Lenny Duncan (he/him) is a follower of Jesus Christ and is in a passionate love affair with grace. Lenny spent most of his teens homeless after leaving home at age 13. He has spent time in all 48 contiguous states, sleeping by the side of the highway or in penthouses along the way. He has been a prisoner of war in the so-called war on drugs. After systemic oppression or drugs didn’t kill him, Lenny found himself in a strange place: the church.
Lenny has been everything from high school drop out, drug dealer, sex worker, street corner poet, hitchhiker, dharma bum, small town drifter, seminarian, political activists, father, pastor, lover, public theologian, and writer. Now he parties dead sober and thrives in NYC.
In March 2018 the Metro New York Synod of the Evangelical Lutheran Church in America issued Lenny a call to serve the people of Jehu’s Table as a mission developer (church planter). He is also a frequent voice at the intersection where the cries of the oppressed meet the Church. He pays special attention to Black Liberation movements in his work, but lifts up the many intersections with other marginalized peoples as well. Lenny is a queer pastor and serves as Chaplain to the board of Reconciling Works. He believes that the reason the ELCA has remained so white is a theological problem, not a sociological one. He holds a Master of Divinity from United Lutheran Seminary.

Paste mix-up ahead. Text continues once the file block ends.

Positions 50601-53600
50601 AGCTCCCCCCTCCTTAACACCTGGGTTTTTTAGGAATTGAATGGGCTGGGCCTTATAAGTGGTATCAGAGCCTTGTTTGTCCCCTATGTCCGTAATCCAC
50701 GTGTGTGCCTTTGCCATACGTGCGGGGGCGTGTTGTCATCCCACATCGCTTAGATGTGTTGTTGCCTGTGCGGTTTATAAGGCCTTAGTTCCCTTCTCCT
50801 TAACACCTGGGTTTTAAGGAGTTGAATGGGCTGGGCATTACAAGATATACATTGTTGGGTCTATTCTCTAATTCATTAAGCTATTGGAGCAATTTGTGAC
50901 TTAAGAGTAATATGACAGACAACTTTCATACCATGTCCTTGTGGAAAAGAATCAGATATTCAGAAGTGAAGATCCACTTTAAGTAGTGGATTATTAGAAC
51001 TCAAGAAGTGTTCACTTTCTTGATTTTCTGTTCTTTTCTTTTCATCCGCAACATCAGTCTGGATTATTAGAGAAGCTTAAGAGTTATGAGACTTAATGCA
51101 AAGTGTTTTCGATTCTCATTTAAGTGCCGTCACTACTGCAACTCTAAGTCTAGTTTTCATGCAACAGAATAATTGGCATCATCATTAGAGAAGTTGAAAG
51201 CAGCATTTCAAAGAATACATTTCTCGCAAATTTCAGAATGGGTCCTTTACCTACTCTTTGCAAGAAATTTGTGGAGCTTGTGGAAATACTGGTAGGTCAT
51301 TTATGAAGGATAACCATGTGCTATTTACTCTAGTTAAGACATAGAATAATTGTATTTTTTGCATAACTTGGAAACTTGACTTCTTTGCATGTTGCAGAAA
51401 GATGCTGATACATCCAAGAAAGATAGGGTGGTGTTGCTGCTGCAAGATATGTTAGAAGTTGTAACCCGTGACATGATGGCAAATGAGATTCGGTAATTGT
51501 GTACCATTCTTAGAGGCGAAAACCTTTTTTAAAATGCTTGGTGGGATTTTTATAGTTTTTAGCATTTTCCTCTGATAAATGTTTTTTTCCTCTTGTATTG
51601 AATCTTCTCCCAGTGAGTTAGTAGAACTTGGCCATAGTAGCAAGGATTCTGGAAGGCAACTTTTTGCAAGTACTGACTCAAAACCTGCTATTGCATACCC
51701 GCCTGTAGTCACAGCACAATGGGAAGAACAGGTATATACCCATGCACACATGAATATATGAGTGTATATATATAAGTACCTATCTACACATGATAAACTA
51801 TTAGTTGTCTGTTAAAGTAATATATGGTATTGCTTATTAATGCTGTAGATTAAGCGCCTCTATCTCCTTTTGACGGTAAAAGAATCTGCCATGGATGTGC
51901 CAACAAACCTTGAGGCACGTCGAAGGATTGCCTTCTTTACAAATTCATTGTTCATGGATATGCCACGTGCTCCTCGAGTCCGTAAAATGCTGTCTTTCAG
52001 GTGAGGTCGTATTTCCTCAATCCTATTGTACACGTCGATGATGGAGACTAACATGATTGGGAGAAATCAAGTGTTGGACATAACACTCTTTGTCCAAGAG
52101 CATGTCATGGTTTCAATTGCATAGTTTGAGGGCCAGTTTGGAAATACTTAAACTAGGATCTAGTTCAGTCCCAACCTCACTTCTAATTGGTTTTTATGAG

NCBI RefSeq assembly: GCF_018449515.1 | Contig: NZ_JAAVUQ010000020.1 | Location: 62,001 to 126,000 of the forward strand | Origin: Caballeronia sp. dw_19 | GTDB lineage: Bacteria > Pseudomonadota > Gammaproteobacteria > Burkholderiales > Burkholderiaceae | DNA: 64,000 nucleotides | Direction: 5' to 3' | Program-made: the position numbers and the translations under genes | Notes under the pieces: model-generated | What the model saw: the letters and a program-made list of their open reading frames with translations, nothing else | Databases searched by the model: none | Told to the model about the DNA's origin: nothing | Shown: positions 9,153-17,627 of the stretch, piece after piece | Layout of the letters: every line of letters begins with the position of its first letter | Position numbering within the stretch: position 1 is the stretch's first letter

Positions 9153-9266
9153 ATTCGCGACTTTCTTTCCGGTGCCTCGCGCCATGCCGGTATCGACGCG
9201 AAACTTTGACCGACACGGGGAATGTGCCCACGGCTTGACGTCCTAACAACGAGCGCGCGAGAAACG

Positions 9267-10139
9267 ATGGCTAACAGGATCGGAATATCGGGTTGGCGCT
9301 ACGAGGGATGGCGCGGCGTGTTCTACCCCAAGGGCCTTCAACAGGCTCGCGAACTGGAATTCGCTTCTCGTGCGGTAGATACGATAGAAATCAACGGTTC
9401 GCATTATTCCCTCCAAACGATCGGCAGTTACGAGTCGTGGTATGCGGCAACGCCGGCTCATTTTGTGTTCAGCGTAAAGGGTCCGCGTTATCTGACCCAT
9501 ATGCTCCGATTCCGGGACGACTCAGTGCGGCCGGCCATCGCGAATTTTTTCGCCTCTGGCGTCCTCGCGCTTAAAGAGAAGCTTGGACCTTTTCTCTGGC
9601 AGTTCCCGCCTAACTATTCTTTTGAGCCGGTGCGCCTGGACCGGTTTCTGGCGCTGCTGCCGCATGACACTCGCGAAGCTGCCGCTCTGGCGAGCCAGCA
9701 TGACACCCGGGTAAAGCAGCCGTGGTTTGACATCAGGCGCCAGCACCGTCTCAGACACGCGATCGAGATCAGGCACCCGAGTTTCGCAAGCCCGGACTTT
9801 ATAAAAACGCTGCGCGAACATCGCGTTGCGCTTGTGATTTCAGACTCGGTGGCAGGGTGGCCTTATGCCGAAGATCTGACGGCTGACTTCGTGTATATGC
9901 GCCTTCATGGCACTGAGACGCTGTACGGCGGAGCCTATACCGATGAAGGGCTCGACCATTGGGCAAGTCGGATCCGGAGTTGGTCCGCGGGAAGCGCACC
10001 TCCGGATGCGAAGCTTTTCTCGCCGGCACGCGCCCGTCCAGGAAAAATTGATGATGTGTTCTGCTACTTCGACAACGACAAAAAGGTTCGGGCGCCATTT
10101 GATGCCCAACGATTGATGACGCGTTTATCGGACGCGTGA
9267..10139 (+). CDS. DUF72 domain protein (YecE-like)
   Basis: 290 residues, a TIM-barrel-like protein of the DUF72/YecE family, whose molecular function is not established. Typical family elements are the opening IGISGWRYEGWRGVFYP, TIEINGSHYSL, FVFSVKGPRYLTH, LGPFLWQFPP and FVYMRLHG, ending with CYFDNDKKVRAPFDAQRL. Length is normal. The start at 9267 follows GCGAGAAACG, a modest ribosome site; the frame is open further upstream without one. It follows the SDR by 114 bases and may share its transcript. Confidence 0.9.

Best Selling Author
Dear Church: A Love Letter from a Black Preacher to the Whitest Denomination in the U.S
Lenny Duncan is the unlikeliest of pastors. Formerly incarcerated and homeless, he is now a black preacher in the whitest denomination in the United States: The Evangelical Lutheran Church in America. Shifting demographics and shrinking congregations make the all headlines, but Duncan sees something else at work—drawing a direct line between the church’s lack of diversity and the church’s lack of vitality. The problems the ELCA faces are theological, not sociological. But so are the answers.
Part manifesto, part confession, and all love letter, Dear Church offers a bold new vision for the future of his denomination and the broader mainline Christian community of faith. Dear Church rejects the narrative of ‘church decline’ and calls everyone—leaders and laity alike—to the front lines of the church’s renewal through racial equality and justice.
It is time for the church to rise up, dust itself off, and take on forces of this world that act against God: whiteness, misogyny, nationalism, homophobia, and economic injustice. Duncan gives a blueprint for the way forward and urges us to follow in the revolutionary path of Jesus.
Speaker and Activist
Speaking and preaching has always been part of Lenny’s natural gifting and his work mostly focuses on the intersection of church and race.
Lenny is also the executive director of Emmaus Collective which is network of mostly main line churches that have agreed to enter into a covenant of quantifiable, measurable, anti-racism work. This is based on his sincere belief that the call of the church in the 21stcentury is to dismantle white supremacy, first in our sanctuaries and then in the world.
Believing in intersectionality he also serves as board chaplain for Reconciling Works which is an LGBTQIA affirming Lutheran ministry which helps foster safe space for queer Christians.